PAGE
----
Sure. Well yeah because theres nothing else. The Democrats don t have an alternative to offer. Right? I mean, that s the problem. My son said in 04 that either, in the industrial Midwest in particular, either Kerry would talk about NAFTA and trade or Bush would talk about gay marriage. And that s what happened. And I recall
It sure is. Which is kind of funny. And frankly, it also says something about how successful an egalitariana reasonable egalitarian program can be if it doesn t cost anybody anything. If it doesn t raise the backs of upper-class economic interests.
Well, in not much more than a decade, gayness has gone from being if not completely stigmatized, certainly not normalized. . . .
Thats right. And here we are like a decade later and that s. . . .
I think Im quoting Matt Taibbi I believe, but I ll take it. I ll take credit for it also. Because he is. He s always been a cipher. You know that.
I dont know. Look, I ve taught a bunch of versions of him.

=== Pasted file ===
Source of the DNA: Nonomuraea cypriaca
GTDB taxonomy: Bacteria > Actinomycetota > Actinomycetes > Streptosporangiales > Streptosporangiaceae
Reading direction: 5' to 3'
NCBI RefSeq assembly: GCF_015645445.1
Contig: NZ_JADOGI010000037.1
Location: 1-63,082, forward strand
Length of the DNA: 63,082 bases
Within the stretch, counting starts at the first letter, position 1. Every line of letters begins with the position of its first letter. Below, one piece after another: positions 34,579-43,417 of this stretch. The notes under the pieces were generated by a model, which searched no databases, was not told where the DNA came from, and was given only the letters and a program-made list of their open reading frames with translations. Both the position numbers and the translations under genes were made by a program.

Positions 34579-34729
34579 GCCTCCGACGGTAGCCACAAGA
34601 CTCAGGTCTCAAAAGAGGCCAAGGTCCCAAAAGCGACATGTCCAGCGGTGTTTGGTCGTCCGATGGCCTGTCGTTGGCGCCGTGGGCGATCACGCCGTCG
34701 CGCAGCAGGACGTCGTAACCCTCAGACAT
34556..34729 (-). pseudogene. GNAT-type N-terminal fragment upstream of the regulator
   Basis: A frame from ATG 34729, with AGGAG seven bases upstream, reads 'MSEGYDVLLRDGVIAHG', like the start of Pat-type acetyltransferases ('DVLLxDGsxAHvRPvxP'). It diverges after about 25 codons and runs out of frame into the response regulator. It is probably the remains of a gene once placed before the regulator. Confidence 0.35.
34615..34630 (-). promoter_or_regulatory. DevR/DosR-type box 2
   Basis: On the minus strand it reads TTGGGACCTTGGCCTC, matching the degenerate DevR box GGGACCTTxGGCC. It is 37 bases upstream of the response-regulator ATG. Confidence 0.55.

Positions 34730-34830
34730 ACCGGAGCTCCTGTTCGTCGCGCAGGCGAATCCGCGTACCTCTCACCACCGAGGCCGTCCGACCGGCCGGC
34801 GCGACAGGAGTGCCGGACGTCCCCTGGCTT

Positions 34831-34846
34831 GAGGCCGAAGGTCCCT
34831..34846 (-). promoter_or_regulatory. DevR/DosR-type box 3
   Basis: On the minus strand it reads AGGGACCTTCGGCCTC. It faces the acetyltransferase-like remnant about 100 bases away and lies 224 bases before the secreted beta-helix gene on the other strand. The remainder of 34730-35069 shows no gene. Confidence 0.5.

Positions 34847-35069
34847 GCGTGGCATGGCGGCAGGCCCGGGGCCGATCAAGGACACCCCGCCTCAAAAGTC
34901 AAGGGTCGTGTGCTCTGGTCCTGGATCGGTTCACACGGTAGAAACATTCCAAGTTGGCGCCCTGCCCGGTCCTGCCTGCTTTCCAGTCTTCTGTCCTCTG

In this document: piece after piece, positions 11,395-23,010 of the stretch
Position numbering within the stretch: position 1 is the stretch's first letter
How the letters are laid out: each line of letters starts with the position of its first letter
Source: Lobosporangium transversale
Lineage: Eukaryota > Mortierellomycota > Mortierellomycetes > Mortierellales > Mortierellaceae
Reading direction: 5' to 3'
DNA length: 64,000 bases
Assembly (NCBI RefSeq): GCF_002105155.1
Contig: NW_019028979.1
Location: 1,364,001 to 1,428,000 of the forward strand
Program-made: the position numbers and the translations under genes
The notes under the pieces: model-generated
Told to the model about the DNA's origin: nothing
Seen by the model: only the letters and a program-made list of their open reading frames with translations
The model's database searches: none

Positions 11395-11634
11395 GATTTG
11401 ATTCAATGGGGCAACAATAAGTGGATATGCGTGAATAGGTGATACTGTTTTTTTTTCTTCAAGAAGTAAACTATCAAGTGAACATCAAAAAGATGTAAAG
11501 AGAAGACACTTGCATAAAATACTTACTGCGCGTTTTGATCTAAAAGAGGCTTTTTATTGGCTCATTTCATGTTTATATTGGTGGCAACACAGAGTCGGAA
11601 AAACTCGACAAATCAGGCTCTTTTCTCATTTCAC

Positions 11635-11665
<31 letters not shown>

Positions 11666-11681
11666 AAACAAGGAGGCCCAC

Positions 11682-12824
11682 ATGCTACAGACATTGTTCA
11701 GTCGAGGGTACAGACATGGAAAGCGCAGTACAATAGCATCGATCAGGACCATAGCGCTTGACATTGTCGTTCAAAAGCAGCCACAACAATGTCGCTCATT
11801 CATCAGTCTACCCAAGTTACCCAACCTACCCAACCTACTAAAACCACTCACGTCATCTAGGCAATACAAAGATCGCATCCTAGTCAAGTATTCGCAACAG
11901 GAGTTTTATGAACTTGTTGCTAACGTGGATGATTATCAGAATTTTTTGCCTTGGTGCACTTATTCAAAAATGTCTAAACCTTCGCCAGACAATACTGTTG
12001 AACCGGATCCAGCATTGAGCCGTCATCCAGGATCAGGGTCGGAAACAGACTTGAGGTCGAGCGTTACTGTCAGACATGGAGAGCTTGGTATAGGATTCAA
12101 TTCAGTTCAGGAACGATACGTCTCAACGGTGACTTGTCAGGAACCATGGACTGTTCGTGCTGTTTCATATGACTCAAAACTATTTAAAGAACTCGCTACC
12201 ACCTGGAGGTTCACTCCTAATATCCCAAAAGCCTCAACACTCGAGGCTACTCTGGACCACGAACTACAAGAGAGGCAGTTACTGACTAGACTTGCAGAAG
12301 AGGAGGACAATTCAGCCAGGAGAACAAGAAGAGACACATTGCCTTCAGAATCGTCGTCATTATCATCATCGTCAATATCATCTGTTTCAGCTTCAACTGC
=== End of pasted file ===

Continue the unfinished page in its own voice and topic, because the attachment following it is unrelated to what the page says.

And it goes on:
Yeah. So his cohort in the Ivy League. His style. Theres superficial polish or there s a polish that may go down to the core. I don t know. A performance of a judicious intellectuality. A capacity to show an ability to understand and empathize with multiple sides of an argument. Obama has described himself in that way himself in one or maybe both of his books and elsewhere. He s said that he has this knack for encouraging people to see a better world for themselves through him.
Right. Which in a less charitable moment you might say is like a sociopath.
Im not saying that. But I m just saying. I m not saying he s a sociopath but
Hes better at it than most. And this is another point that I make. That any public figure, especially a politician or a figure in a movement, is going to be like a hologram that s created by the array of forces that he or she feels the need to respond to. That s how it was that we got more out of Richard Nixon from the left than we ve gotten from either Clinton or Obama.